301.1 Capillary Effect
Not many people think about how they apply water to the garden. We have been conditioned to apply water deeply only when the soil or a plant is thirsty / dry.
The reality is that watering everyday, with a little water, provides a much better outcome (both in saving water and providing better growth) than watering heavily twice or less per week.
Capillary effects are the key. Before reviewing different methods of using graywater, we will spend a few pages on what Capillary Irrigation is, and why it is the most important concept of all.
Capillary action occurs when the forces binding a liquid together (cohesion and surface tension) and the forces attracting that bound liquid to another surface (adhesion) are greater than the force of gravity.
A simple way of observing this is to take a teaspoon of water and gently pour it in a pool on a countertop. You'll notice that the water stays together in the pool, rather than flattening out across the countertop. This happens because of cohesion and surface tension.
Cohesion is the attractive force that pulls similar substances together. In this case, the individual water droplets are being pulled together. The force of the pull is strongest at the edge of the pool.
The water droplets at the edge have fewer neighboring water droplets, so they cling more tightly to those around them; this is known as surface tension. Now gently dip the corner of a paper towel in the pool of water. The water is attracted to the paper and "climbs" up the paper towel - this is capillary action.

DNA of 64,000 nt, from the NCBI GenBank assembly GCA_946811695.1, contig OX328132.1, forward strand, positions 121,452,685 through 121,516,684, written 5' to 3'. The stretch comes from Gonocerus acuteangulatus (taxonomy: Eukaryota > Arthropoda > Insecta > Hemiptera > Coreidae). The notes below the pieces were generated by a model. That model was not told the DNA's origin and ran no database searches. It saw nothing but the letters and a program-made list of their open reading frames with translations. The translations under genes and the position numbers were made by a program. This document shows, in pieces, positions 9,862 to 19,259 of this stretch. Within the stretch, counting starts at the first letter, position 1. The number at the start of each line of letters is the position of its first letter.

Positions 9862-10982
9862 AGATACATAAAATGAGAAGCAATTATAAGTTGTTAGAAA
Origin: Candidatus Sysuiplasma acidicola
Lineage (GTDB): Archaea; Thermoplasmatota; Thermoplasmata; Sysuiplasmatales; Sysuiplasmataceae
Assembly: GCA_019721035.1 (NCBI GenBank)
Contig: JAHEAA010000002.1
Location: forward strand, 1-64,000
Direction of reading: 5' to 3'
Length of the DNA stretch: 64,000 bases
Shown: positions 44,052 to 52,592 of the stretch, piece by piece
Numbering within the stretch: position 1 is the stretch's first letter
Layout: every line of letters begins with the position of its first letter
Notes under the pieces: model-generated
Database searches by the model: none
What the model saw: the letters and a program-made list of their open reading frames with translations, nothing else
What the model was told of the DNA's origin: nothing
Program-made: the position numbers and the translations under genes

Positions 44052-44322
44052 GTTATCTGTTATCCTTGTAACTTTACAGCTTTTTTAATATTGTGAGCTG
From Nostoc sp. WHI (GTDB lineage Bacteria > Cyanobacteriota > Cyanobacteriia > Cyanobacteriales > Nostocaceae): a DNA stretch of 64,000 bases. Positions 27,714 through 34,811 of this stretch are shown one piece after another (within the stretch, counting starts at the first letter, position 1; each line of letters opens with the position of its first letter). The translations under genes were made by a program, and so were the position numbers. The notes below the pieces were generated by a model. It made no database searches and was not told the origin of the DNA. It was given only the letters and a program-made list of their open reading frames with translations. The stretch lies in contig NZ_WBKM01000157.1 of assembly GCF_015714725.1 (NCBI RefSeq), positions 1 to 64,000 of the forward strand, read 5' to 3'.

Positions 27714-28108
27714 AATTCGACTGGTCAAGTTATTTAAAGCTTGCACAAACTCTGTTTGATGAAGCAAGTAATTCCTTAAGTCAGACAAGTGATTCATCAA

Water behaves almost exactly the same way in soil.
- If the soil is dry, the surface tension of the edge of the water pool prevents the water spreading outwards quickly.
- The effect of gravity pulls the water down, into the root zone, and if there is more water than the roots can take straight away, it keeps going down, into the subsoil and much of it wasted.
To summarize, for soil, water moves slowly through dry soil, and relatively quickly through wet / moist soil.
Because graywater can be irrigated in the garden every day, the soil builds up moisture levels a significant distance from the immediate irrigation point. Water spreads quickly away from the irrigation point, avoiding issues with surface runoff.
Note that if the garden soil is very dry, surface runoff may occur. This is common in drought areas, where the soil is so dry it has become hydrophobic (i.e. repels water).
Soaps and surfactants in the graywater help to breakdown the water resistance, and surface runoff in most cases ceases within a day.
Wet / dry irrigation requires more concentrated dripperlines to enable water to soak into the soil without runoff.
In this example three dripperlines are needed in the garden bed.
Moist soil requires only one irrigation dripperline for the same size garden bed.
When planning and installing a graywater irrigation system, remember to "water the garden bed, not the plant".
After a few weeks of graywater irrigation on a daily or every second day basis, the top 3" to 6" of soil becomes uniformly moist. Think of this zone as being similar to a water blanket. The water moves freely across the blanket, rather than going down into the subsoil.
Because less dripperlines are required, planning and installation is much easier.
Dripperlines do not need to be near the plant, and can be as far as 3' away (in loam / clay soil).
The effects of capillary irrigation can be far reaching. The front lawn of my previous house in Australia had under turf graywater irrigation (using Netafim Bioline dripperlines). This lawn rose up 5 feet from the front of the house to the sidewalk, and then had a green strip between the sidewalk and the curb. This green strip is another 6" higher than the sidewalk.
Even without any irrigation or rain over the hot summer months, my green strip stayed green, while neighboring strips went brown.
Graywater is being sucked under the sidewalk, uphill into the green strip, all because of capillary action!